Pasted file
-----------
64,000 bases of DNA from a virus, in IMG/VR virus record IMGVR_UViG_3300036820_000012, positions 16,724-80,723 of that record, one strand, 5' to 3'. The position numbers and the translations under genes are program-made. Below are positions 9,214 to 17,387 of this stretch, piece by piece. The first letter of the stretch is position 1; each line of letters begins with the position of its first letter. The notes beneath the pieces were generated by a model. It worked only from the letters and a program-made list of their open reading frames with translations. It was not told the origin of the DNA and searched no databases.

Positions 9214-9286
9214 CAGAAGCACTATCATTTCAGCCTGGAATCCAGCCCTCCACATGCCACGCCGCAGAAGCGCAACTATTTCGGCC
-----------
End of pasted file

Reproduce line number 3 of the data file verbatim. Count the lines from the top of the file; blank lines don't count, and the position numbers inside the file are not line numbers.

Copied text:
9214 CAGAAGCACTATCATTTCAGCCTGGAATCCAGCCCTCCACATGCCACGCCGCAGAAGCGCAACTATTTCGGCC